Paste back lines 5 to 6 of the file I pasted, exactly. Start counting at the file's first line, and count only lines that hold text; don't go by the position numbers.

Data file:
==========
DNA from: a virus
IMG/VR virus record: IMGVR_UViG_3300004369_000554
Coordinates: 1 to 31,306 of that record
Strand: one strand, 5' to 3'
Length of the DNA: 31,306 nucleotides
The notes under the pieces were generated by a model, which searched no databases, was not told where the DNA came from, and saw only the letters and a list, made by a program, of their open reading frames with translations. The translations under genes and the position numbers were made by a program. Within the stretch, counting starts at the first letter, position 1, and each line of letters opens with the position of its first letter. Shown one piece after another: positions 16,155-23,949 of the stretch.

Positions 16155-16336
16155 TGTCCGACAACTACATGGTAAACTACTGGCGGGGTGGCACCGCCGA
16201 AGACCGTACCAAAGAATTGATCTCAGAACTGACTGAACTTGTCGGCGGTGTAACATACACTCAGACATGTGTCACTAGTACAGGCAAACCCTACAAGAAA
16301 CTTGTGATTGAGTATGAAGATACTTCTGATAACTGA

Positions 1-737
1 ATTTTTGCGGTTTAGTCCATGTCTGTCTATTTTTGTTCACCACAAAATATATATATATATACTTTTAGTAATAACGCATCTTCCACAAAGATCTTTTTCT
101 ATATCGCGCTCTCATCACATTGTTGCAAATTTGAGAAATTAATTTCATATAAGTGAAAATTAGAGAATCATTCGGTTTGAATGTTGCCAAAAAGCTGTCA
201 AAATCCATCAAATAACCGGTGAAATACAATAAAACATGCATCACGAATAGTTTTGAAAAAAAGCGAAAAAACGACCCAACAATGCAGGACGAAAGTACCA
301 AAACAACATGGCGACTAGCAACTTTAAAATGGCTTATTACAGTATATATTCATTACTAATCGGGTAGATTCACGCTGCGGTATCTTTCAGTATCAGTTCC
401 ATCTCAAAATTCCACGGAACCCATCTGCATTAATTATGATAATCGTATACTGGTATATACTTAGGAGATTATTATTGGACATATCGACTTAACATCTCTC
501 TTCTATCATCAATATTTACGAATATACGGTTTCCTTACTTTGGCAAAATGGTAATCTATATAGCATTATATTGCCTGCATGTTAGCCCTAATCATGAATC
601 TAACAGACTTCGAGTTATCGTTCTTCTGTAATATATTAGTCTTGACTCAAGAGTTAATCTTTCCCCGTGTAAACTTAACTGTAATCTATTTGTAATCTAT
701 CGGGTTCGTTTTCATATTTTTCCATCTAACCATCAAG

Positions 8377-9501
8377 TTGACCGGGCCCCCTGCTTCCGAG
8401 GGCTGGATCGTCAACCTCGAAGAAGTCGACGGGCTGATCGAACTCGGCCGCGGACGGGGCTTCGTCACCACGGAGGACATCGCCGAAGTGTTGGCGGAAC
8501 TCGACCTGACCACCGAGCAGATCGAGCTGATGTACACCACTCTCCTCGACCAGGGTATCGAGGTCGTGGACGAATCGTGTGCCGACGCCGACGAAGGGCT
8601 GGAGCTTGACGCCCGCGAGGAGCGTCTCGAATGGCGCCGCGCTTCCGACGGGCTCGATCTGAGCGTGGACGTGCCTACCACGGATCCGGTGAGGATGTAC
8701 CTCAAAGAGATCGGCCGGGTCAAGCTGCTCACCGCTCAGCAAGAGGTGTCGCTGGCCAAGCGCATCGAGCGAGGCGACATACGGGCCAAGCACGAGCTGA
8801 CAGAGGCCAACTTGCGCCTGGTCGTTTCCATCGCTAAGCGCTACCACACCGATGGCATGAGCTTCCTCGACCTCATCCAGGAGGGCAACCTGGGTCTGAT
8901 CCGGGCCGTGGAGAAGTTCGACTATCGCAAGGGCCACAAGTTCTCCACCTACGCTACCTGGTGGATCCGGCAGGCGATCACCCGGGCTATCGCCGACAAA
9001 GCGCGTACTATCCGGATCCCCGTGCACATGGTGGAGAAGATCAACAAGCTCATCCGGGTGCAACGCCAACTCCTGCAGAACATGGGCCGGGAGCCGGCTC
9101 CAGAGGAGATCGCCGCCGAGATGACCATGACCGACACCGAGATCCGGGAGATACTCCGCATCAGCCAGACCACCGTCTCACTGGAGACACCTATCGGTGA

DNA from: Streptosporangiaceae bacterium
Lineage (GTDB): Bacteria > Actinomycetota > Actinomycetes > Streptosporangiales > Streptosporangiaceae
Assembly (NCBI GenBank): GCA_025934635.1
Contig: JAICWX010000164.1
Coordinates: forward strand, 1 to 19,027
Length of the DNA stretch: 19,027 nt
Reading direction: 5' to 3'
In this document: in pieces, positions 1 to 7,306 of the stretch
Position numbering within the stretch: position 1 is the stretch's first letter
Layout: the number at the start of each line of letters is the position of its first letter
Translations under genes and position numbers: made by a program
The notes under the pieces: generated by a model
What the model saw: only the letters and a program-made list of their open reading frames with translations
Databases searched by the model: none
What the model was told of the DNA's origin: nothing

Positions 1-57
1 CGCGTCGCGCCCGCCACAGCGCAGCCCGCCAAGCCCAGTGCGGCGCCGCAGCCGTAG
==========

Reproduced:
Length of the DNA: 31,306 nucleotides
The notes under the pieces were generated by a model, which searched no databases, was not told where the DNA came from, and saw only the letters and a list, made by a program, of their open reading frames with translations. The translations under genes and the position numbers were made by a program. Within the stretch, counting starts at the first letter, position 1, and each line of letters opens with the position of its first letter. Shown one piece after another: positions 16,155-23,949 of the stretch.